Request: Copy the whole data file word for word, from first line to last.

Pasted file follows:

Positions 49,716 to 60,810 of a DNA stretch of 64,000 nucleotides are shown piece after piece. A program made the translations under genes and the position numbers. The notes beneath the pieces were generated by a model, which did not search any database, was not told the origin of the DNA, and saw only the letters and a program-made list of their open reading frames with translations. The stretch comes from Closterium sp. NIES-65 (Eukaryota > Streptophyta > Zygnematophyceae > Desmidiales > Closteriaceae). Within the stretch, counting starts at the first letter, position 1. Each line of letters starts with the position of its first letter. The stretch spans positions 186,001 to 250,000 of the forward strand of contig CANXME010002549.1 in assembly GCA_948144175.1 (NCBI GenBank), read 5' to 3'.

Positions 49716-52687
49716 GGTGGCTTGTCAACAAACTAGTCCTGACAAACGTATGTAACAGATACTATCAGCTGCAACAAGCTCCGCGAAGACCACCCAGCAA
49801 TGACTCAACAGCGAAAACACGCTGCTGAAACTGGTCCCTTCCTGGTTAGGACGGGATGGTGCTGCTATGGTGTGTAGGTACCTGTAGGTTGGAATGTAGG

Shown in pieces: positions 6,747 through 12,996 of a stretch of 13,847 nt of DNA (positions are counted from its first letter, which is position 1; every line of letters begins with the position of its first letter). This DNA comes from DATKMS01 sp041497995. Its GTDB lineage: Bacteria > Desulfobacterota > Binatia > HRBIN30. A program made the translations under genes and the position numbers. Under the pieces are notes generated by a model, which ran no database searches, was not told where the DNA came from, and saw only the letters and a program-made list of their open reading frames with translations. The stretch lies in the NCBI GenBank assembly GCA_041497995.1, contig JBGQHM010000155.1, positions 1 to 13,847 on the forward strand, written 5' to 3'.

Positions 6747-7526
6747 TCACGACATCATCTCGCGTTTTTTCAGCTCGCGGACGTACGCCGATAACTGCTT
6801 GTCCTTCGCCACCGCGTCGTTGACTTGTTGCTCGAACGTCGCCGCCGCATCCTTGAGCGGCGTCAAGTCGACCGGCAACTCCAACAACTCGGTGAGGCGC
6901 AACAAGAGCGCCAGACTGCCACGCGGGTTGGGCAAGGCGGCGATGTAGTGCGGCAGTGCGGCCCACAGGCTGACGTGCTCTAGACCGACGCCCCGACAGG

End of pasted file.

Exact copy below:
Positions 49,716 to 60,810 of a DNA stretch of 64,000 nucleotides are shown piece after piece. A program made the translations under genes and the position numbers. The notes beneath the pieces were generated by a model, which did not search any database, was not told the origin of the DNA, and saw only the letters and a program-made list of their open reading frames with translations. The stretch comes from Closterium sp. NIES-65 (Eukaryota > Streptophyta > Zygnematophyceae > Desmidiales > Closteriaceae). Within the stretch, counting starts at the first letter, position 1. Each line of letters starts with the position of its first letter. The stretch spans positions 186,001 to 250,000 of the forward strand of contig CANXME010002549.1 in assembly GCA_948144175.1 (NCBI GenBank), read 5' to 3'.

Positions 49716-52687
49716 GGTGGCTTGTCAACAAACTAGTCCTGACAAACGTATGTAACAGATACTATCAGCTGCAACAAGCTCCGCGAAGACCACCCAGCAA
49801 TGACTCAACAGCGAAAACACGCTGCTGAAACTGGTCCCTTCCTGGTTAGGACGGGATGGTGCTGCTATGGTGTGTAGGTACCTGTAGGTTGGAATGTAGG

Shown in pieces: positions 6,747 through 12,996 of a stretch of 13,847 nt of DNA (positions are counted from its first letter, which is position 1; every line of letters begins with the position of its first letter). This DNA comes from DATKMS01 sp041497995. Its GTDB lineage: Bacteria > Desulfobacterota > Binatia > HRBIN30. A program made the translations under genes and the position numbers. Under the pieces are notes generated by a model, which ran no database searches, was not told where the DNA came from, and saw only the letters and a program-made list of their open reading frames with translations. The stretch lies in the NCBI GenBank assembly GCA_041497995.1, contig JBGQHM010000155.1, positions 1 to 13,847 on the forward strand, written 5' to 3'.

Positions 6747-7526
6747 TCACGACATCATCTCGCGTTTTTTCAGCTCGCGGACGTACGCCGATAACTGCTT
6801 GTCCTTCGCCACCGCGTCGTTGACTTGTTGCTCGAACGTCGCCGCCGCATCCTTGAGCGGCGTCAAGTCGACCGGCAACTCCAACAACTCGGTGAGGCGC
6901 AACAAGAGCGCCAGACTGCCACGCGGGTTGGGCAAGGCGGCGATGTAGTGCGGCAGTGCGGCCCACAGGCTGACGTGCTCTAGACCGACGCCCCGACAGG